I live in West Texas and wild hogs are a fact of life. Their size and habits can make significant changes in the countryside. On a recent hike along a county road near my home, I encountered the above scene.
The ground has been disturbed by something. Notice in this image in the bottom right what the grassland looked like before it was rearranged.
In this image you can see the deep tracks of wild hogs that were made when this patch of ground was wet. So, I think it is fair to conclude all the rooting around occurred in damp or muddy soil. Great for the pig’s nose, not so great for the prairie.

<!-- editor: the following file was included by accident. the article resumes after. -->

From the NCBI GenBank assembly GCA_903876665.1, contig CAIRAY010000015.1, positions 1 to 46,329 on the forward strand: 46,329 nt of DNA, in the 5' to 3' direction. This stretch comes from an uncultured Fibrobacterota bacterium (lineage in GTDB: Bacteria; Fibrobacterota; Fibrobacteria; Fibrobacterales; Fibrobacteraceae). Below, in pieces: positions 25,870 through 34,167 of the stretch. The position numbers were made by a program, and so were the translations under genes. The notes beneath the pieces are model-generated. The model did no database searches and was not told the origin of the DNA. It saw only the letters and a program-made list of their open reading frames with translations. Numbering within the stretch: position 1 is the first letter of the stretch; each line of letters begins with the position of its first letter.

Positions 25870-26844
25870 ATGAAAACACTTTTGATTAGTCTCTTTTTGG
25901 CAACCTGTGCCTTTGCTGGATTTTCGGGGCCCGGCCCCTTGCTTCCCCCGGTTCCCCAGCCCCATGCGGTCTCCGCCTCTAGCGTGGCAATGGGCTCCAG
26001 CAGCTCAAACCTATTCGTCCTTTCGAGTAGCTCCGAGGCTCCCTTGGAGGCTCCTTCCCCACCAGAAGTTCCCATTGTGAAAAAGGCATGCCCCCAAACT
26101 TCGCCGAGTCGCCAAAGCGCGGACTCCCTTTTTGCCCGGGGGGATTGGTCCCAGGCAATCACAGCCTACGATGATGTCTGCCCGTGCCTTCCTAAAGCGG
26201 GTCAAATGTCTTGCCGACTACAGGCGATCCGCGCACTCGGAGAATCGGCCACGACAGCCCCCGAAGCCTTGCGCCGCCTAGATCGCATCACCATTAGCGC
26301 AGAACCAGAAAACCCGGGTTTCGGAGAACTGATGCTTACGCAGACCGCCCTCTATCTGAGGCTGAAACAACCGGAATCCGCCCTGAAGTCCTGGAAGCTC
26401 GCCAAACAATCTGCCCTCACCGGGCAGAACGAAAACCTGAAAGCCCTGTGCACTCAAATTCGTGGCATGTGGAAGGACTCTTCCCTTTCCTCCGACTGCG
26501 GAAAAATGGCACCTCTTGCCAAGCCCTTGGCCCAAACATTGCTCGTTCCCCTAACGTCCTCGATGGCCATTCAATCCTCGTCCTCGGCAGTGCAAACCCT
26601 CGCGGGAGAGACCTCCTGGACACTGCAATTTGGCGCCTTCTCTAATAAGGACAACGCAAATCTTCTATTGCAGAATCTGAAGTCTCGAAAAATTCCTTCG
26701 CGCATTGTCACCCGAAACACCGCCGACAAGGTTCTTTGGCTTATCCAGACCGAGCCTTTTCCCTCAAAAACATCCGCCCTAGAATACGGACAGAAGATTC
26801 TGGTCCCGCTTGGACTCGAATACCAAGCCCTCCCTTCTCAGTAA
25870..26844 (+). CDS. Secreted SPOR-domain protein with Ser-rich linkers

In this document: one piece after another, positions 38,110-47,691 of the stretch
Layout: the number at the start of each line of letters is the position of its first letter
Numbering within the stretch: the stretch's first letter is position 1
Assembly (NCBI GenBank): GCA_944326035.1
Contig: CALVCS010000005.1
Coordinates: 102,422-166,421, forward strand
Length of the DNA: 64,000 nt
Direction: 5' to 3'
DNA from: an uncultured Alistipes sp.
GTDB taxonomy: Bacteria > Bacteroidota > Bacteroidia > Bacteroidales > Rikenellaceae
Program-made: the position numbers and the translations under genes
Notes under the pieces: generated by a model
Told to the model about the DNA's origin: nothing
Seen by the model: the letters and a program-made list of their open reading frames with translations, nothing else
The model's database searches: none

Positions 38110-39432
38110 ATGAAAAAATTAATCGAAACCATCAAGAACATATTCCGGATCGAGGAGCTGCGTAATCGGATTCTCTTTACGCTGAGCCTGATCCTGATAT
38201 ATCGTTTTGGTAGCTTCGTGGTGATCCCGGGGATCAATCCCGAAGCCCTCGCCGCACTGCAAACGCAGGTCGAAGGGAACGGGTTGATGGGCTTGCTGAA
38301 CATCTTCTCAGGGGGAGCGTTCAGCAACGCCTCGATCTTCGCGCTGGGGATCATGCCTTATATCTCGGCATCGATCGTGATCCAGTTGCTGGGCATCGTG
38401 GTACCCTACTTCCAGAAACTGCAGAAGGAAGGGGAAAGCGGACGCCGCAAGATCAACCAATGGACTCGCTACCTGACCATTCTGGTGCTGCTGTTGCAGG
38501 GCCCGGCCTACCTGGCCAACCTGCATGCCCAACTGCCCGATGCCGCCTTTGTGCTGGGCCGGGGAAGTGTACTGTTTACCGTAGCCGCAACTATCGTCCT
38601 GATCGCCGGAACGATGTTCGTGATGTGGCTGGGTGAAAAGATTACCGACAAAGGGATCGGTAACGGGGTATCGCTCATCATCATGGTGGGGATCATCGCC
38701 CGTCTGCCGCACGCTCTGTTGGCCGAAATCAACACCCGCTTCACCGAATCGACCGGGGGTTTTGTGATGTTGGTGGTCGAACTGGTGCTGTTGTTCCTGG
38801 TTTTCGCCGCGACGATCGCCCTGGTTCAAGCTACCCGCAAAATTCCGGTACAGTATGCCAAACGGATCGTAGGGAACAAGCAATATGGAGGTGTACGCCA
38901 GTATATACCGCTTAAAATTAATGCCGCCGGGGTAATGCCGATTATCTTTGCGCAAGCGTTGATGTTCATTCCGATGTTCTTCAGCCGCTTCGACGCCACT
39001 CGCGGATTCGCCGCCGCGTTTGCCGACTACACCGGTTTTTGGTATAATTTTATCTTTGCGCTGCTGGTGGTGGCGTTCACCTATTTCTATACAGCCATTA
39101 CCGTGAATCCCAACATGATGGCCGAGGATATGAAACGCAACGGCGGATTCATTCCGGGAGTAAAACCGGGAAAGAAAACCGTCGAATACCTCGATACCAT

Here is another shot showing disturbed ground along a fenceline and what undisturbed pasture should look like on the other side of the fence.
Finally, you can get a sense of how deep these animals will dig in search of food. Also, note the proximity to the county road. These animals can be very destructive to crops and countryside. Their only natural predator is man in these parts. They are an example of a destructive invasive species and what happens when people introduce a species into an ecosystem without consideration of the consequences.